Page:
Journal of the Society for Gynecologic Investigation vol:10 issue:2 pages:105-9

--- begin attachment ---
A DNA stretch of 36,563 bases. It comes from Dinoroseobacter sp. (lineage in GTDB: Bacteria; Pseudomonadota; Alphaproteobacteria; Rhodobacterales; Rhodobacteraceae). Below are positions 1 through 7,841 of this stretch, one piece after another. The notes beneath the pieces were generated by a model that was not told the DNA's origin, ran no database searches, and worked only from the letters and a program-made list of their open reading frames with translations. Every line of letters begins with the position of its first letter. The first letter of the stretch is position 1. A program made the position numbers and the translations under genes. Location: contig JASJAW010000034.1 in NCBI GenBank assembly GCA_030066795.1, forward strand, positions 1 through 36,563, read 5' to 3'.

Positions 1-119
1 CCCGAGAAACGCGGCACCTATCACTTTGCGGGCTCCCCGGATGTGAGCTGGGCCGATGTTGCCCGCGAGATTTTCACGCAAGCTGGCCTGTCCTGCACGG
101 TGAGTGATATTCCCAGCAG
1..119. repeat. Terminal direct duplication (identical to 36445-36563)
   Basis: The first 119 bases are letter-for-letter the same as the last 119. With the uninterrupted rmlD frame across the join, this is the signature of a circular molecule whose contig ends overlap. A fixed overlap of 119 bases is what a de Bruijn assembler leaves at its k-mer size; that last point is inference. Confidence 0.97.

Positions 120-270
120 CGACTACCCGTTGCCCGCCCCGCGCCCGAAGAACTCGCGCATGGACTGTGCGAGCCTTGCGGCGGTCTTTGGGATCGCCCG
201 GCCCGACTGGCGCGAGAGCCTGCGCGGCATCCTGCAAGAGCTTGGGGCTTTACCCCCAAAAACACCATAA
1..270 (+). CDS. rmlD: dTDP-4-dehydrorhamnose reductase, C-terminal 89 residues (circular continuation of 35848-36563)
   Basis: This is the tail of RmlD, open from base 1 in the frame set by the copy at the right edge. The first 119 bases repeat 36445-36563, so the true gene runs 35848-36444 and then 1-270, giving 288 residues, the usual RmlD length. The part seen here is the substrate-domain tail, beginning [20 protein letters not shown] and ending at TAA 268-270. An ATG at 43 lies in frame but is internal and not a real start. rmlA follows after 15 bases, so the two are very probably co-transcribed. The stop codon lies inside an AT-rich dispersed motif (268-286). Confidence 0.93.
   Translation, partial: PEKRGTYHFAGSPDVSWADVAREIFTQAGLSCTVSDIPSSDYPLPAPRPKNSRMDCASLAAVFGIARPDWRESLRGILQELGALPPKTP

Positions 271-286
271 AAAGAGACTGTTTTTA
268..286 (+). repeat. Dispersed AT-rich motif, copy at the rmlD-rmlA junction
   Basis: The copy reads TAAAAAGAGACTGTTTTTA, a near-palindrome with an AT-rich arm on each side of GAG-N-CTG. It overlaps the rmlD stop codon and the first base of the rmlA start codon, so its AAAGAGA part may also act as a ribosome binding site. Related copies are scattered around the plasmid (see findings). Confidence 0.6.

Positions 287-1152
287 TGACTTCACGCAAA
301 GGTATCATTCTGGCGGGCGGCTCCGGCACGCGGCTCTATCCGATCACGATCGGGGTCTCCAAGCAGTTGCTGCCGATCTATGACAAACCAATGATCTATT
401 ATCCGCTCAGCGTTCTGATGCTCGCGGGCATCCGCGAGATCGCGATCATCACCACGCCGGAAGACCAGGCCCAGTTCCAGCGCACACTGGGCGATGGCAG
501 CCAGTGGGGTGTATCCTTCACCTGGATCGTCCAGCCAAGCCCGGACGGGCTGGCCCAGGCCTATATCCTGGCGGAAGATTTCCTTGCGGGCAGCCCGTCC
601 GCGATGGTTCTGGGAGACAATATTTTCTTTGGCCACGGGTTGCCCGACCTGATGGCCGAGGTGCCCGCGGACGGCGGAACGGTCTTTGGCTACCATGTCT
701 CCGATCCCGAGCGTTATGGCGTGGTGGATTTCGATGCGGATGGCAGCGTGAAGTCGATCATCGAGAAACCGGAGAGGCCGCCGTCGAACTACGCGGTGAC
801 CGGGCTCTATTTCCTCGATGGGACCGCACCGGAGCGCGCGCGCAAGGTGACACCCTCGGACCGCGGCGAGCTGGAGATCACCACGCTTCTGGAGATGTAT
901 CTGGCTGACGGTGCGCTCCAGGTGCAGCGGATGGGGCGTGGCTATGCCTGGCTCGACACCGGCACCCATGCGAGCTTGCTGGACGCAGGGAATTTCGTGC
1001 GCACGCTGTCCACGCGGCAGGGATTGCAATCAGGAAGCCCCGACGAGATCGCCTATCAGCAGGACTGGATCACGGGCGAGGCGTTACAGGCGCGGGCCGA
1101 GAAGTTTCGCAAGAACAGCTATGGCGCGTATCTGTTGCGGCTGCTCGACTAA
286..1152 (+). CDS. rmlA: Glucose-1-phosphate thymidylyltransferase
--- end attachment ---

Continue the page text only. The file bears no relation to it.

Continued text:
OBJECTIVE: Uterine leiomyomas develop in women of reproductive age and regress after menopause, suggesting that they grow in a steroid hormone-dependent fashion. Furthermore, it is widely accepted that symptomatic uterine leiomyomas occur at a twofold to threefold higher frequency in black women than in white women. The present study was designed to investigate a possible physiologic role of racial differences in the myometrial estrogen receptor alpha in this phenomenon. METHODS: We compared the expression of the estrogen receptor and progesterone receptor in myometrium by ligand-binding assay and the estrogen receptor alpha by real-time polymerase chain reaction in women from different ethnic backgrounds who have uterine leiomyoma. RESULTS: Estrogen receptor and progesterone receptor concentrations and estrogen receptor alpha transcription levels were not statistically different between ethnic backgrounds. CONCLUSION: Neither on a transcriptional nor on a protein level were there statistically relevant differences in steroid hormone receptor levels. A causative role for these receptors in the ethnic variation of leiomyoma biology seems unlikely.